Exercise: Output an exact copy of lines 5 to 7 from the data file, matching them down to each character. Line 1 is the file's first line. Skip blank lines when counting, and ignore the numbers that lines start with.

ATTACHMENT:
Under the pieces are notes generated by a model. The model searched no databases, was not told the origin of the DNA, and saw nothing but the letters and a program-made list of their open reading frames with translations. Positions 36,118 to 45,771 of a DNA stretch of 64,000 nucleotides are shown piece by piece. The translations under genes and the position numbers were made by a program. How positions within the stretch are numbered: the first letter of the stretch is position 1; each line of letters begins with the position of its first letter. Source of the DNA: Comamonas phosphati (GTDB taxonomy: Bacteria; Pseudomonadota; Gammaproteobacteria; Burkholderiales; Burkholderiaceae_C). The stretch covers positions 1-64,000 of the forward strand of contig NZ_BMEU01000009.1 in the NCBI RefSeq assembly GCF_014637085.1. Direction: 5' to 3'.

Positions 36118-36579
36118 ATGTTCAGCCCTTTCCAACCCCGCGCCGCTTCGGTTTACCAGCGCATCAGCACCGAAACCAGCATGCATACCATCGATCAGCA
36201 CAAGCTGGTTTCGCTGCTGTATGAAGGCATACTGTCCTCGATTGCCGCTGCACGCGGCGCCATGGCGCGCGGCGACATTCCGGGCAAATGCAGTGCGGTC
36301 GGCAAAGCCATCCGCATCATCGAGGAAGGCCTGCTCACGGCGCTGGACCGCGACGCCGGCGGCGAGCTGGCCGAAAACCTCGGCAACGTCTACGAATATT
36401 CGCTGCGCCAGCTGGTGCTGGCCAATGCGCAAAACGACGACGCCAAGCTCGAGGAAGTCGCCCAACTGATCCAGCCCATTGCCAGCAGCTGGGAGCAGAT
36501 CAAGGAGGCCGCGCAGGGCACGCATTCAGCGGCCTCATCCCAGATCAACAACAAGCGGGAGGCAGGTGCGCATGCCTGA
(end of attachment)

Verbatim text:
36301 GGCAAAGCCATCCGCATCATCGAGGAAGGCCTGCTCACGGCGCTGGACCGCGACGCCGGCGGCGAGCTGGCCGAAAACCTCGGCAACGTCTACGAATATT
36401 CGCTGCGCCAGCTGGTGCTGGCCAATGCGCAAAACGACGACGCCAAGCTCGAGGAAGTCGCCCAACTGATCCAGCCCATTGCCAGCAGCTGGGAGCAGAT
36501 CAAGGAGGCCGCGCAGGGCACGCATTCAGCGGCCTCATCCCAGATCAACAACAAGCGGGAGGCAGGTGCGCATGCCTGA